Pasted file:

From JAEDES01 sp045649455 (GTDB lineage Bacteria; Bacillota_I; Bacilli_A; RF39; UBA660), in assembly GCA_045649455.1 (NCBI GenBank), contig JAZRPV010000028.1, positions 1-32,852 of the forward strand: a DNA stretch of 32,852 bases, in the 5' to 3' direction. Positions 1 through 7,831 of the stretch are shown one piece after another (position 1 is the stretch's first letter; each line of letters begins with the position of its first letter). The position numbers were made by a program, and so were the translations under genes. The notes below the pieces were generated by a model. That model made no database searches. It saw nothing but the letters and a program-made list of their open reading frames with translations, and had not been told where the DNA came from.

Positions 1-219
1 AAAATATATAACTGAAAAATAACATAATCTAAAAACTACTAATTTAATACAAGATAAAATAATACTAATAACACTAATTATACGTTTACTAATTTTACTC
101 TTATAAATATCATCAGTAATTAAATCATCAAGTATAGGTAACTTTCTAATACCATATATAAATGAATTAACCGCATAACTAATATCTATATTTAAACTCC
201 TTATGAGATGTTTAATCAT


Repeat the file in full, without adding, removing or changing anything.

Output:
From JAEDES01 sp045649455 (GTDB lineage Bacteria; Bacillota_I; Bacilli_A; RF39; UBA660), in assembly GCA_045649455.1 (NCBI GenBank), contig JAZRPV010000028.1, positions 1-32,852 of the forward strand: a DNA stretch of 32,852 bases, in the 5' to 3' direction. Positions 1 through 7,831 of the stretch are shown one piece after another (position 1 is the stretch's first letter; each line of letters begins with the position of its first letter). The position numbers were made by a program, and so were the translations under genes. The notes below the pieces were generated by a model. That model made no database searches. It saw nothing but the letters and a program-made list of their open reading frames with translations, and had not been told where the DNA came from.

Positions 1-219
1 AAAATATATAACTGAAAAATAACATAATCTAAAAACTACTAATTTAATACAAGATAAAATAATACTAATAACACTAATTATACGTTTACTAATTTTACTC
101 TTATAAATATCATCAGTAATTAAATCATCAAGTATAGGTAACTTTCTAATACCATATATAAATGAATTAACCGCATAACTAATATCTATATTTAAACTCC
201 TTATGAGATGTTTAATCAT